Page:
Hyundai and Volvo Offer China’s Stressed Dealerships Some Breathing Room
Auto brands including Hyundai and Volvo are offering dealerships in China some financial assistance as domestic car sales are expected to plummet this month due to the coronavirus outbreak.
Hyundai Motor Co.’s Chinese joint venture will scrap its February sales targets and allow dealers to submit orders based on actual demand, Caixin has learned. The automaker is also planning to subsidize dealers’ interest payments on capital investments and is in talks with third-party financial institutions to deal with the expiration of the dealers’ bills of exchange. Both are measures aimed at taking some of the financial pressure off dealerships.
Swedish automaker Volvo AB announced on its website Sunday that no sales goals would be given to Chinese dealerships in February, citing diminished traffic at dealerships and the difficulty of delivering orders. To help dampen the outbreak’s impact on the car market, Volvo plans to hand out more than 10 million yuan ($1.42 million) worth of subsidies to its dealers and employees. It has also proposed negotiating with banks on behalf of some dealerships to reduce their risk of default.
The brands’ measures highlight the financial difficulties of a Chinese auto industry that has been struggling with shrinking sales since July 2018. Last year, sales fell 8.2%, leaving some dealerships in dire financial straits just as the coronavirus outbreak has hit.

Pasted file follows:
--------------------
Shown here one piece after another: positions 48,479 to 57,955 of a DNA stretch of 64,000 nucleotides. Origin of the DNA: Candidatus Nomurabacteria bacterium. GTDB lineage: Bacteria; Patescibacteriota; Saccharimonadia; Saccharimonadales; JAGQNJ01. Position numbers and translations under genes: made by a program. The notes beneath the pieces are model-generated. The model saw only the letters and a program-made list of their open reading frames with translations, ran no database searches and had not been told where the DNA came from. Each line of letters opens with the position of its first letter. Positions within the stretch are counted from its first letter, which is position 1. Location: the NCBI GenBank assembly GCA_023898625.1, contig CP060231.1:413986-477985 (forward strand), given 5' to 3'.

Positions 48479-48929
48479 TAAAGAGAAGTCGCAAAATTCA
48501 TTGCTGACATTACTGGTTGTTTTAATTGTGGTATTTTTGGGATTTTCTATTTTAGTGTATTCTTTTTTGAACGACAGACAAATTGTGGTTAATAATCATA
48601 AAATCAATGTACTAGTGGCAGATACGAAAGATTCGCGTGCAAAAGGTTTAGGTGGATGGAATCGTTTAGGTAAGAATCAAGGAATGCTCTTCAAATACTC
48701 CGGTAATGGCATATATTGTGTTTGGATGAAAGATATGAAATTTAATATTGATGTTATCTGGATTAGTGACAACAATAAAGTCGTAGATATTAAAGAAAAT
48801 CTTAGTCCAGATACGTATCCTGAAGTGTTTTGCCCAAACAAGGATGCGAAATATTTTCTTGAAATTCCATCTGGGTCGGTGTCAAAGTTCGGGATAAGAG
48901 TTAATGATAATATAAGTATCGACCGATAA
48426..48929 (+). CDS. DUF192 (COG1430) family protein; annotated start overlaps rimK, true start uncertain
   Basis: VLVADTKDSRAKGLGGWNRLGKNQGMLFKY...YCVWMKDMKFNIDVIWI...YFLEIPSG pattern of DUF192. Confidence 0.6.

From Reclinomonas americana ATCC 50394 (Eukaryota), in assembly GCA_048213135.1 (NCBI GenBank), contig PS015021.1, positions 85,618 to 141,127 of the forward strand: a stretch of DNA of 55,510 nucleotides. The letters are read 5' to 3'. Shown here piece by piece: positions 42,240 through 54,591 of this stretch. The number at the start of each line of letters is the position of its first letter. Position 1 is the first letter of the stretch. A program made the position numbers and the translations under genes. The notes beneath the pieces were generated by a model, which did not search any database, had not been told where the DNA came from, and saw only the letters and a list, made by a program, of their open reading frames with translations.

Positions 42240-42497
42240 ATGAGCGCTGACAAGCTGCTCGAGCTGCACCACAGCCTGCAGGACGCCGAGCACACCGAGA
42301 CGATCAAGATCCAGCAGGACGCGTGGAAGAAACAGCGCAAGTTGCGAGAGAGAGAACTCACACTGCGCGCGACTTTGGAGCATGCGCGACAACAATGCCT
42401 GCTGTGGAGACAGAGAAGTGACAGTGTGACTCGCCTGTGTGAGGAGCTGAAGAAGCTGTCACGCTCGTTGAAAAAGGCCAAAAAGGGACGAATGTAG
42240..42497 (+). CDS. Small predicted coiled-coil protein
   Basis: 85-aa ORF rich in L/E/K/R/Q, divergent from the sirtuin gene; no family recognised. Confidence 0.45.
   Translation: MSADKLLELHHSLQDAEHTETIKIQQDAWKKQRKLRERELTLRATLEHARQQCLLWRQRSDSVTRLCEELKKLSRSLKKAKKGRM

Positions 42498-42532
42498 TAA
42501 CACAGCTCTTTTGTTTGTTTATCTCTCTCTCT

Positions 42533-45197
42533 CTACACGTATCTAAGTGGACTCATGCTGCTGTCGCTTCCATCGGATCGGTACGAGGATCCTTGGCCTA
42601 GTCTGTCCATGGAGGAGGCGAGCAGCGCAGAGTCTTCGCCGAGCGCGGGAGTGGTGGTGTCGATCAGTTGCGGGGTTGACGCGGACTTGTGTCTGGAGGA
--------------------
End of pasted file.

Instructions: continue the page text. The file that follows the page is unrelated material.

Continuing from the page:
The coronavirus outbreak, which has delayed resumption of manufacturing in many cities after the Lunar New Year holiday, could further drag down sales and add to operational pressure. Manufacturing hubs including Guangdong, Henan and Zhejiang provinces, as well as Shanghai, have extended the holiday by one week to Feb. 10, while Central China’s Hubei province, the epicenter of the outbreak and home to the manufacturing units of some automakers, is facing an indefinite shutdown.
Essence Securities Co. Ltd. said in a report that the current outbreak would hurt dealerships’ businesses as February is usually the time they stock up on new vehicles. Other securities firms compared the current situation with the car market during the 2003 SARS outbreak, and predicted the coronavirus epidemic could dampen sales for as long as the first six months of the year.
Contact reporter Lu Yutong (firstname.lastname@example.org) and editor Michael Bellart (email@example.com)
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